The word Tree takes me to my childhood when we used to go to our native place for summer vacation. We seven cousins used to have a lot of fun. Having a proper native place is a blessing. You have your own garden with a well, a house in which some parts are still made up of wood, having cows at home, and your own farm. I have done farming as well. We used stove for cooking. The voltage of electricity always used to be very dim but we still enjoyed reading under the light. Every night our grandfather used to tell us stories, sometimes scary, sometimes stories full of life lessons.
In all these wonderful memories of my childhood one memory has always been a special one, playing around our own mango tree. Yes we had our own mango tree. In the village everyone knew which tree belonged to which family. We cousins with other neighboring children used to play all day near the mango tree. While boys used to climb the tree, we girls threw stone up high to get the mangoes.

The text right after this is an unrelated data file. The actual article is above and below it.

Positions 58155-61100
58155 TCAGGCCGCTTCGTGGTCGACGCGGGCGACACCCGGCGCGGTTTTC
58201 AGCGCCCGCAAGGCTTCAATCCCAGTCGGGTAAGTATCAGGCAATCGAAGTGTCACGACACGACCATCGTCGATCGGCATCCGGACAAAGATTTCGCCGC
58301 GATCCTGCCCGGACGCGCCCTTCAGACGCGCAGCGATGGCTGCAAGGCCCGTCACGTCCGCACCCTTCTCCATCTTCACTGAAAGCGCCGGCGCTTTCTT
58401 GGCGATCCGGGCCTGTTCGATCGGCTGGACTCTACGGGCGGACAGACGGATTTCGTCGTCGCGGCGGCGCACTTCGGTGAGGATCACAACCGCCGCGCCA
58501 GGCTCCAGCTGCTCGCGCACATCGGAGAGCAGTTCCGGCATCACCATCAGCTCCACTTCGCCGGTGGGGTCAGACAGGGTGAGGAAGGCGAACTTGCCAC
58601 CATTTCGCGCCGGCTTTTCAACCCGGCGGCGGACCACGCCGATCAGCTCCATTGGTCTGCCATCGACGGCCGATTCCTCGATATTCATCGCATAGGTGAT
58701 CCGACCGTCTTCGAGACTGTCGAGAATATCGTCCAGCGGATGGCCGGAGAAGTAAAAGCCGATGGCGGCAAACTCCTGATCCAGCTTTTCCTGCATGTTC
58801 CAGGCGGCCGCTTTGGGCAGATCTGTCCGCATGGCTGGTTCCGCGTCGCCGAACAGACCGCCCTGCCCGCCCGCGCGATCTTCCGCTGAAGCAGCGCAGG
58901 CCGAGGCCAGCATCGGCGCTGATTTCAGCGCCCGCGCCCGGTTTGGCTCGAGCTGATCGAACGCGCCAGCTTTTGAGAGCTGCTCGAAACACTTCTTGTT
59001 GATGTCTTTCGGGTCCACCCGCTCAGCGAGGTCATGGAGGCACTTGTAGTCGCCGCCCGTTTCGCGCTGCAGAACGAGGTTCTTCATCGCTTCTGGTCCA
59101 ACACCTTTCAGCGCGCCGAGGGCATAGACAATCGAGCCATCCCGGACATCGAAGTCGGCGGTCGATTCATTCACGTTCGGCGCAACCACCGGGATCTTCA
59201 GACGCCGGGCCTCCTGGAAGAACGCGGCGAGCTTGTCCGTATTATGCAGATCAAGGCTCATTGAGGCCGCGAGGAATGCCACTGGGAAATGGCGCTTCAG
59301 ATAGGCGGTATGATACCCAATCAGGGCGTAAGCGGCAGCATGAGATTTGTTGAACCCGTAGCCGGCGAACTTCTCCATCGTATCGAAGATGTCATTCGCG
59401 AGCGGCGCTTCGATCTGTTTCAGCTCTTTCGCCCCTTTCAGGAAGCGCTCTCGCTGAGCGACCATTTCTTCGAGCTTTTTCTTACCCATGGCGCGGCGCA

Years later that mango tree had to be cut as it had got poisoned. I was very upset with the news. Now that everyone is busy with their jobs and life, we hardly get to be together in our hometown. But whenever we visit our hometown we definitely go to our garden and remember our Mango tree.
Also Sharing a post by brainpickings on The Secret Life of Trees: The Astonishing Science of What Trees Feel and How They Communicate. It’s a Must Read.
Trees dominate the world’s the oldest living organisms. Since the dawn of our species, they have been our silent companions, permeating our most enduring tales and never ceasing to inspire fantastical cosmogonies. Hermann Hesse called them “the most penetrating of preachers.” A forgotten seventeenth-century English gardener wrote of how they “speak to the mind, and tell us many things, and teach us many good lessons.”
But trees might be among our lushest metaphors and sensemaking frameworks for knowledge precisely because the richness of what they say is more than metaphorical — they speak a sophisticated silent language, communicating complex information via smell, taste, and electrical impulses. This fascinating secret world of signals is what German forester Peter Wohlleben explores in The Hidden Life of Trees: What They Feel, How They Communicate (public library).
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